Not that we know of. The rules of taxation apply first on the entity, and only then on each individual partner, based on each partner’s individual tax situation.
Q. Since we have a U.S. partner in our corporation, can we elect it to be S Corporation?
No. S Corporations cannot have non-U.S. owners.
Q. I am US citizen and I want to open a business with a 50% partner who is a non-resident alien living abroad. What type of taxes will my partner pay if we form a C Corporation?
There are pros and cons to both structures for a non-resident. A C-Corp would mean your partner is not necessarily required to file a US tax return. He can be paid dividends from the C-Corp, but as with any C-Corp there is no tax deduction for dividends paid out so the earnings are likely to be double taxed, once by the corporation and then by the owners - in the US for you and in your partner’s country for him - as dividend income.
Q. Double taxation doesn’t sound like a good idea. What if we choose LLC (taxed as partnership) instead?
An LLC taxed as partnership would eliminate the double taxation, but definitely subjects the non-US partner to U.S. taxation for his share of earnings and profits from the business. The partner would then have to file a 1040NR and report his share of profits and pay US tax on those profits. The partnership would also need to withhold tax at 30% for the foreign partner. Depending on his earnings the withheld tax would be credited and potentially refunded against what he may owe when he files his individual non-resident tax return.
Q. Can a non-U.S. company own a U.S. company?
Yes, it can, provided the U.S. company is not S Corporation (or LLC taxed as S Corporation).
Q. Is it better to own the U.S. company with my non-U.S. company from tax point of view?
Not necessarily. Ownership does not control if tax is due on US operations of the business. You will need to consider US taxation of non-resident aliens, and if the profits earned in the US are what is known as income effectively connected to operation of a US business, to understand how taxation would work in your specific case.
Q. I own a company in my country, and I want to register an LLC to be owned by this company. Can I then distribute U.S. profits of this LLC to my company, and pay the taxes in my country?
It is not uncommon for an online business to avoid US taxation, but there are a number of specific factors that are unique to every business which you will have to consider. As you can see from a previous answer, ownership is not the only factor in defining if tax is due, so cases like this should be discussed with a US based tax professional
Q. What if I own the U.S. company with my non-U.S. company, and the non-U.S. company will sell the U.S. company products for resale for the same price the U.S. company will sell them in the U.S.? I want to avoid having to pay taxes in the U.S.
You would not be able to sell at zero profit, due to what are known as transfer pricing rules, which establish how related entities located in two different taxing jurisdiction must establish the price they charge each other for items that are transferred between themselves.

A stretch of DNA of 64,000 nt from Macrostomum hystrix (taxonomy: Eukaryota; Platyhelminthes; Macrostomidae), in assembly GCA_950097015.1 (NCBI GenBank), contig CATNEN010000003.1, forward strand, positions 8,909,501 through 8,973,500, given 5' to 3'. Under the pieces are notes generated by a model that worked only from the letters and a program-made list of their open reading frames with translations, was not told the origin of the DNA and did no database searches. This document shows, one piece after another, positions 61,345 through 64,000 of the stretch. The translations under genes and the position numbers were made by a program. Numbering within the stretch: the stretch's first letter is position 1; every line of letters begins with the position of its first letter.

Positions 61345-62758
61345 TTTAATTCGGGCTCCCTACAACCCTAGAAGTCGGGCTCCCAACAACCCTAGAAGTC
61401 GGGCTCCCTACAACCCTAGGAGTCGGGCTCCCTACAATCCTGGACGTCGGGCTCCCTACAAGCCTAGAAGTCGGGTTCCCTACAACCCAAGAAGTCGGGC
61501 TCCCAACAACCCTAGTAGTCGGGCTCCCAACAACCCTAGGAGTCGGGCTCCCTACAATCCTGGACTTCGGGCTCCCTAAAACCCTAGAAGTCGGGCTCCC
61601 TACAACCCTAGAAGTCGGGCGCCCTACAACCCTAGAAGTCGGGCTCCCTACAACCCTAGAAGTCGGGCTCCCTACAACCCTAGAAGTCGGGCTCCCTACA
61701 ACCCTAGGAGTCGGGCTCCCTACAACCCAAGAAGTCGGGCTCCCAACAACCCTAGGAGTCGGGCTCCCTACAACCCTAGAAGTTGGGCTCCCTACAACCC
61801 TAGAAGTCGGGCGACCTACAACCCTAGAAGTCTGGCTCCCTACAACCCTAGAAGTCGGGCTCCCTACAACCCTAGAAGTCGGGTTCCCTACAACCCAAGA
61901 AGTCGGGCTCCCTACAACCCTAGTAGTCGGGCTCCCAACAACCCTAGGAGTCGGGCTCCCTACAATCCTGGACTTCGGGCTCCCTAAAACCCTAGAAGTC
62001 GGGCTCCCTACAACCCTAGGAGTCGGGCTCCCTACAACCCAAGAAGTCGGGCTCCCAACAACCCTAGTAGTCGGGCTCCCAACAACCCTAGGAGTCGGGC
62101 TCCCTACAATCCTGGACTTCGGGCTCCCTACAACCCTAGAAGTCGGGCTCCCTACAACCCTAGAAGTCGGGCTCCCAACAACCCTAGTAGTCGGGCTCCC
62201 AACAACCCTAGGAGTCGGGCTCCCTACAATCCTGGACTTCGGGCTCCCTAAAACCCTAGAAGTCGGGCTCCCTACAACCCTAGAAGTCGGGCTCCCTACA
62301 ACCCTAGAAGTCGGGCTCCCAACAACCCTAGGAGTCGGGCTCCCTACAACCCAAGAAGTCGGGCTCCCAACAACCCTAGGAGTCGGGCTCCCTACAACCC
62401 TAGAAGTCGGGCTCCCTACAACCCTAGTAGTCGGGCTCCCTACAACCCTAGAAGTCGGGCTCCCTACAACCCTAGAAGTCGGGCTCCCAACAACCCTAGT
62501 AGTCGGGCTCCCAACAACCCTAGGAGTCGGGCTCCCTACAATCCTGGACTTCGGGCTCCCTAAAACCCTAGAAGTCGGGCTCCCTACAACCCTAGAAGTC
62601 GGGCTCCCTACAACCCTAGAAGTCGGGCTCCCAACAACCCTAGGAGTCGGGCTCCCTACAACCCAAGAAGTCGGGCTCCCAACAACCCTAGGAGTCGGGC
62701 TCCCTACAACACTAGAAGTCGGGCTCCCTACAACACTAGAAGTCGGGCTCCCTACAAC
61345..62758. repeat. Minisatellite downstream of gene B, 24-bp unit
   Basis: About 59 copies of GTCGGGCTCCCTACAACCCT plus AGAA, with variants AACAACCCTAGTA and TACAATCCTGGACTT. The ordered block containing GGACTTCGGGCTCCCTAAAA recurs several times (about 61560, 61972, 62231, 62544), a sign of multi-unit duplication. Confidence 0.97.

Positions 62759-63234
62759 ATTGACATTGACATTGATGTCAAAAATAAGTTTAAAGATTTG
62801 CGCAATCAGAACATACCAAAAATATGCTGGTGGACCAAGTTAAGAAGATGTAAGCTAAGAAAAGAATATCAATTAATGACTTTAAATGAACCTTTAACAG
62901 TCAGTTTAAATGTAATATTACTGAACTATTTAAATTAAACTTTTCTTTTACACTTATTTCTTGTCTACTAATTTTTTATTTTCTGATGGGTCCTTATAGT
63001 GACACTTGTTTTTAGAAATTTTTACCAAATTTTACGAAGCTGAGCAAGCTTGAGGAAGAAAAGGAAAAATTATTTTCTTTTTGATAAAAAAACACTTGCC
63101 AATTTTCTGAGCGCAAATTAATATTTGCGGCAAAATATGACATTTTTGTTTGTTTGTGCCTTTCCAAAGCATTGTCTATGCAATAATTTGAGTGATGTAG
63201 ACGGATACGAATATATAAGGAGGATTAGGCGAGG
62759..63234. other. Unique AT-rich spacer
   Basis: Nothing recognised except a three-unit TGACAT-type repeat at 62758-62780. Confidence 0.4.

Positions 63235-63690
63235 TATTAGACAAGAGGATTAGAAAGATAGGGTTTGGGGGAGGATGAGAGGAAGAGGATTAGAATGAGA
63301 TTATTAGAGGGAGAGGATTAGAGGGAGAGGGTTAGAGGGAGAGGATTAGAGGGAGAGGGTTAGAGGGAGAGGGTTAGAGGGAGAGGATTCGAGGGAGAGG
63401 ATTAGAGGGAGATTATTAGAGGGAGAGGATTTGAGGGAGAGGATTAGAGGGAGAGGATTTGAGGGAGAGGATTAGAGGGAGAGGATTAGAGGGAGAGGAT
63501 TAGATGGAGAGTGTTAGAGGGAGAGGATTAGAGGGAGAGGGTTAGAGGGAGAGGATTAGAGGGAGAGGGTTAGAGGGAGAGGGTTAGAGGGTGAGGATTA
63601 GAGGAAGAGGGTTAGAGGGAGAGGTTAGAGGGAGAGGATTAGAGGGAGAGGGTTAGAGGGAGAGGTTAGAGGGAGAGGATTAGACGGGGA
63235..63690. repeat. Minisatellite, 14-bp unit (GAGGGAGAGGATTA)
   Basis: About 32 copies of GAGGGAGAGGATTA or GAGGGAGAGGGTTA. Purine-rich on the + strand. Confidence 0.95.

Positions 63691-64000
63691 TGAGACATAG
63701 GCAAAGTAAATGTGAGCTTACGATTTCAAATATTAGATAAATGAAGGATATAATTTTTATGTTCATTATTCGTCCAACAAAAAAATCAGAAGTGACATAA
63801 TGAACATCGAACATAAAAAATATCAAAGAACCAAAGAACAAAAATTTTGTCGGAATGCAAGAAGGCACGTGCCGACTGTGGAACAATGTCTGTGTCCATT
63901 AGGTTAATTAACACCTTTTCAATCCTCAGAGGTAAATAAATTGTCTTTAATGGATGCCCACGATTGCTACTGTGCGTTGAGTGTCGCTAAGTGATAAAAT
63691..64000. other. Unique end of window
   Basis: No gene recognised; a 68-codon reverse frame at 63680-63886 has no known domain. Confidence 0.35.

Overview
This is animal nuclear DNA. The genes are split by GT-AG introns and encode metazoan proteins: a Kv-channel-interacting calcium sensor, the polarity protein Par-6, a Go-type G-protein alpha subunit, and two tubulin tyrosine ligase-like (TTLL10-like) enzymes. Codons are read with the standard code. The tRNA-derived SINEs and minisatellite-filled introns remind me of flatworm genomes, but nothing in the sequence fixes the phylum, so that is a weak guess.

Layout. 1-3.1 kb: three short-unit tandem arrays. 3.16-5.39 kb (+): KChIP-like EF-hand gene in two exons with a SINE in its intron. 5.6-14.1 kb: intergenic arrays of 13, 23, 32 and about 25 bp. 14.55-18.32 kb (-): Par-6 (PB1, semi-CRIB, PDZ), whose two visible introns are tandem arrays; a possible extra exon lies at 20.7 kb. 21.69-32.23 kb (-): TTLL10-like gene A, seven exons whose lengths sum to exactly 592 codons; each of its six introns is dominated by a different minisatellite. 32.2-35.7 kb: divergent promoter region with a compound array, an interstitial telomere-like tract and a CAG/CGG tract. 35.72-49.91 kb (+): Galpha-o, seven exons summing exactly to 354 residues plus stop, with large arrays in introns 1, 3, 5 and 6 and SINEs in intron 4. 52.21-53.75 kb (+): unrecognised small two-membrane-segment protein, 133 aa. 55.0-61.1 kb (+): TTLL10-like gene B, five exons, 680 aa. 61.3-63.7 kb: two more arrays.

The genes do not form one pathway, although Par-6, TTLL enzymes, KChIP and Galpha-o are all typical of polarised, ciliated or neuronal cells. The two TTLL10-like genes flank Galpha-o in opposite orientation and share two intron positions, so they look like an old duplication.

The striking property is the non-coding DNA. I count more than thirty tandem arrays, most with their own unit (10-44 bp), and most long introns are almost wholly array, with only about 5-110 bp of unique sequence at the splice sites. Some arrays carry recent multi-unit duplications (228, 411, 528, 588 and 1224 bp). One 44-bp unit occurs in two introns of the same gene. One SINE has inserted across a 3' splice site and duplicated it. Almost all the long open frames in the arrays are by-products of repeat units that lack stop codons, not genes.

Q. I am US citizen and a sole owner of an LLC. I live abroad, and my business is online only, without any physical connection. What kind of tax would I have to pay?
Online businesses are taxed just like any other business for income tax purposes and as a US citizen you are subject to tax on worldwide income. If you are living abroad, you may qualify for an earned income exclusion for wages you earn overseas, but profits from your US business would still be subject to state and federal income taxes in the US.
An individual can qualify for a foreign earned income exclusion, but the amount of exclusion is $97,600 for 2013 and earnings over that amount in any one year are taxable.
Q. I am U.S. citizen living abroad. Is there a way for me to run a business from abroad and avoid being taxed in the U.S.?
There is the potential to avoid or at least delay, US taxation through setting up a non-US subsidiary, but that is typically only temporary as any earnings would be taxable in the US if or when those earnings are brought back into the US.
Depending on the long term goals of the taxpayer he might at least defer paying US tax, but if he intends to bring that money back into the US at some point it will probably be taxed as foreign profits. There are some methods to further defer or avoid US taxation of repatriated profits, but it is a complex area of the tax code that is very specific to the taxpayer's situation and way beyond what we would attempt to explain here.
Well, as we mentioned earlier, U.S. taxation is anything but trivial. We hope this article was educational enough to give you some idea on how U.S. taxation works, and what to do next.
Keep in mind two important points:
1. no matter what your situation is, it is always a good idea to consult a knowledgeable U.S. tax expert who will be able to analyze your specific situation, and give you qualified advice. Knowledge gained from this article will already save you some time, so you can focus on understanding the deeper issues related to your situation. Those $50 or $100 spent on a 30 minute tax consultation might be the best money spent on our business.
2. chances are there is no "right" or "wrong" solution - a few solutions that you would consider to your particular situation might all be "more or less right".
If you think you have a tax question that deserves to be answered and published in this article by all means email it to us, and we will do our best to answer and publish it. For other, more specific questions we recommend our 30 minute tax skype or phone consultation that you can order directly here.
Good luck with your business!
DISCLAIMER REGARDING LEGAL ADVICE: This article is not intended to provide any tax advice or direction. None of information contained on this web site is intended to constitute legal or other professional advice, and you should not rely solely on the information contained on the site for making legal decisions. When necessary, you should consult with an attorney for specific advice tailored to your situation.